A Purple Door Stands Out Between Despair and Poverty in Kenya
Empowerment—I often hear people reference the quote, "When life gives you lemons, make lemonade." But what happens if there is no water or if the sugar runs out?
As westerners, many people travel to developing countries with the notion of "saving" people from their struggles—providing them with the water or the sugar to make lemonade out of their lemons. Nothing is wrong with that, especially if the help we provide makes people's lives a little easier—sweeter. I mean, the tagline for Mom It Forward afterall is "changing the world one mom at a time," so I readily admit that change is on this western woman's mind.
Today, I was reminded of the the three tenets of the Mom It Forward mission: me (empowering women), mom (raising kids with character), and my world (bettering communities), which when put into action truly can change the world one mom at a time—even if it's just our own lives. Life gives each of us our own lemons. At times, we need to be strengthened so we in turn can strengthen others. And today, I was reminded that we should never underestimate the people or places where that strength will come from.
I visited a school in a slum of Nairobi. Living conditions were, by western standards, horrible—open sewage, garbage, dirt roads with kids walking barefoot, and school-aged children sitly idly instead of in class. But, that is on first view. If we shift the lens a little, we didn't have to look far to find bold red tomatoes being sold by beautiful women in brightly colored clothes, purple painted doors where families bond, and young boys laughing and playing games while building friendships.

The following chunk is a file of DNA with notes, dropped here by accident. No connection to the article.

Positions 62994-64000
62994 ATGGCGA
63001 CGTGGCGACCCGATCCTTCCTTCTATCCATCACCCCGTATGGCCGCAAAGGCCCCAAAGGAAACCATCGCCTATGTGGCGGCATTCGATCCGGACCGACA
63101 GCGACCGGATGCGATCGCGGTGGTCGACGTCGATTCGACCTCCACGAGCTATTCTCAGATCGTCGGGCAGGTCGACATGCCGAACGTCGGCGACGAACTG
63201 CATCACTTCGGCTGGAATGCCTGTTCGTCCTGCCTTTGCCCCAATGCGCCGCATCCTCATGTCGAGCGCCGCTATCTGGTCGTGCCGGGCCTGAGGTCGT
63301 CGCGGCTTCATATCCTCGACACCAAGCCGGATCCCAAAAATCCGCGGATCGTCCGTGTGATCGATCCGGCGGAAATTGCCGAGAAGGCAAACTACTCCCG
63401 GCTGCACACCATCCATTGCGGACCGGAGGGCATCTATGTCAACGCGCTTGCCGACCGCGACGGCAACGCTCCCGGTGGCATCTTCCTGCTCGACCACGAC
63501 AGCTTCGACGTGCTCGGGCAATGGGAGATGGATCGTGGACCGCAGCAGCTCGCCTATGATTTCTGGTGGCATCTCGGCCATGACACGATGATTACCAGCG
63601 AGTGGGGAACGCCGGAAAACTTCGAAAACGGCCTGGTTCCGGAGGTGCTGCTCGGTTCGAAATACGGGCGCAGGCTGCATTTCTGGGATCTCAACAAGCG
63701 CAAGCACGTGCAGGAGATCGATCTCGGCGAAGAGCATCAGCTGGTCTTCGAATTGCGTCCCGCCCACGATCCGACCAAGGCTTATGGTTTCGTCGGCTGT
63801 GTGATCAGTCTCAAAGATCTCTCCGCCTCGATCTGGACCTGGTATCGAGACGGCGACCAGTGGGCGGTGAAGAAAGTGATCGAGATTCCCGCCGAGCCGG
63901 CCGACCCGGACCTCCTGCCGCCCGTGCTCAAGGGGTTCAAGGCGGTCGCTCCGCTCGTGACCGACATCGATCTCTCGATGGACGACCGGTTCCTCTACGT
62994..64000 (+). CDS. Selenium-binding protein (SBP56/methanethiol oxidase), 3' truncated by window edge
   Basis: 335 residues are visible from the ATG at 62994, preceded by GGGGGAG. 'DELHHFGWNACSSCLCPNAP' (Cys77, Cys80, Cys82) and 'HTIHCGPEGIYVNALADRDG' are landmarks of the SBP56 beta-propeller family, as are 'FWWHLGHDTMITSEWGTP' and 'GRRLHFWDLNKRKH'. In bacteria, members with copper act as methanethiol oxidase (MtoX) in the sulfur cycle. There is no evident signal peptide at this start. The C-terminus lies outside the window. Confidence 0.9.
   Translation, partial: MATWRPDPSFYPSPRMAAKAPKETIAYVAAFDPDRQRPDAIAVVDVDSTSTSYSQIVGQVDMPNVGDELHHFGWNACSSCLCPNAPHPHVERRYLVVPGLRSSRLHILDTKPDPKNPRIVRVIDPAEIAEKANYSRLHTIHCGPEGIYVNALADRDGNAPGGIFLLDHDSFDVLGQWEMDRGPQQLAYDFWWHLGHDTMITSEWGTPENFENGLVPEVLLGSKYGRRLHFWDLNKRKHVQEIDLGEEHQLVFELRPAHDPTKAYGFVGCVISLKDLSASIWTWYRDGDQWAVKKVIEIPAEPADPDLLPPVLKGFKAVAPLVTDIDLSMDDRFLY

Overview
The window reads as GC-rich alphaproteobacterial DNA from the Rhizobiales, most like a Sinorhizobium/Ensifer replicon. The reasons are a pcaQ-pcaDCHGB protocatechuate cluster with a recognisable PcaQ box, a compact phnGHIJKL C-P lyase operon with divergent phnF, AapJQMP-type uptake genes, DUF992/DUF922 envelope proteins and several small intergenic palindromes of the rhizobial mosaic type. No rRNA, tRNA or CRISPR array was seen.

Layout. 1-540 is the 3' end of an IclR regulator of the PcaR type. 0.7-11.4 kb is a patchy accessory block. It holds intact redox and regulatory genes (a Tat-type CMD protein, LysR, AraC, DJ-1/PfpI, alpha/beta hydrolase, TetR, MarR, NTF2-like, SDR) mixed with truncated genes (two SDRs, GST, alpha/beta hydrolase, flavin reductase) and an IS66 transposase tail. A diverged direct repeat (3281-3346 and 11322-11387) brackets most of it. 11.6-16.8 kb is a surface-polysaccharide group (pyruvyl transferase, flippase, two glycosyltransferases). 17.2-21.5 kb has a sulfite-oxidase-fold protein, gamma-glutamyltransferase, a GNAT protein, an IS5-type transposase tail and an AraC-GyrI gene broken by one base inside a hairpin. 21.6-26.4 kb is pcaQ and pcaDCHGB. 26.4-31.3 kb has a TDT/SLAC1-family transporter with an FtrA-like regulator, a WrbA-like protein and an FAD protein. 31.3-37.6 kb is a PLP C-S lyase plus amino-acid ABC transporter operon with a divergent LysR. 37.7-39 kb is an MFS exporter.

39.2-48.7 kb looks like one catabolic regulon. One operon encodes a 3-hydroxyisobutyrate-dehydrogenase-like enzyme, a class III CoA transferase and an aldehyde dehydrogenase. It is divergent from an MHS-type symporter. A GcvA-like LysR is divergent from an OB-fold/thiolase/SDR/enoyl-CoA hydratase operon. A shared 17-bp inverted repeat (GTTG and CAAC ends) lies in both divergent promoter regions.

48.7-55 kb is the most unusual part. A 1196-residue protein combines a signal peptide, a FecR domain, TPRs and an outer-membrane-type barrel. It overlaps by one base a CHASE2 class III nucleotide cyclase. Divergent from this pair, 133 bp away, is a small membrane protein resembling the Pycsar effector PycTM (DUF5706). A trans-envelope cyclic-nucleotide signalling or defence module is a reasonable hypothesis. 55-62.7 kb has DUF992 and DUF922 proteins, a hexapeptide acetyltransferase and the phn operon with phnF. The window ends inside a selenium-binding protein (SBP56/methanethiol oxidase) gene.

The school I visited was created, much like my children's own charter school, by a group of concerned and caring parents in the community, who wanted to provide a better life for their kids. With the help of a local church, US AID, and other local partners, they raised funds and started the school. Parents donated materials and labor to build the school, including the desks and tables in the tiny classrooms. All around the facility were corrugated metal and noise. But in the fenced in school yard and tiny compound was a safe haven where young minds are being fed and hope thrived.
They are bonding together as a community to give their children hope for a brighter future. Teachers volunteer their time. Parents are deeply involved, recognizing that everything depends on their dedication. And children do exactly what the teacher's ask, so grateful to even have the opportunity to attend.
When I asked a cute African mom what her greatest challenge was, I predicted her answer would be "Keeping my children alive." What I heard instead was the same thing I'm concerned with: "Raising good children."
Women around the world all have challenges. But ultimately, at our core, we have very similar concerns and needs. And from what I've seen the past few days, positive outlooks for a bright future. In the midst of the slums, I saw bright purple doors. Feeling like you need to "save" someone, whether they are in your own family, a friend, a neighbor, or all the way across the world, can seem daunting. But uplifting, encouraging, supporting, being a resource to others, and remembering at our core we our so similar and have so much to learn from each other (regardless of our differences), is empowering!
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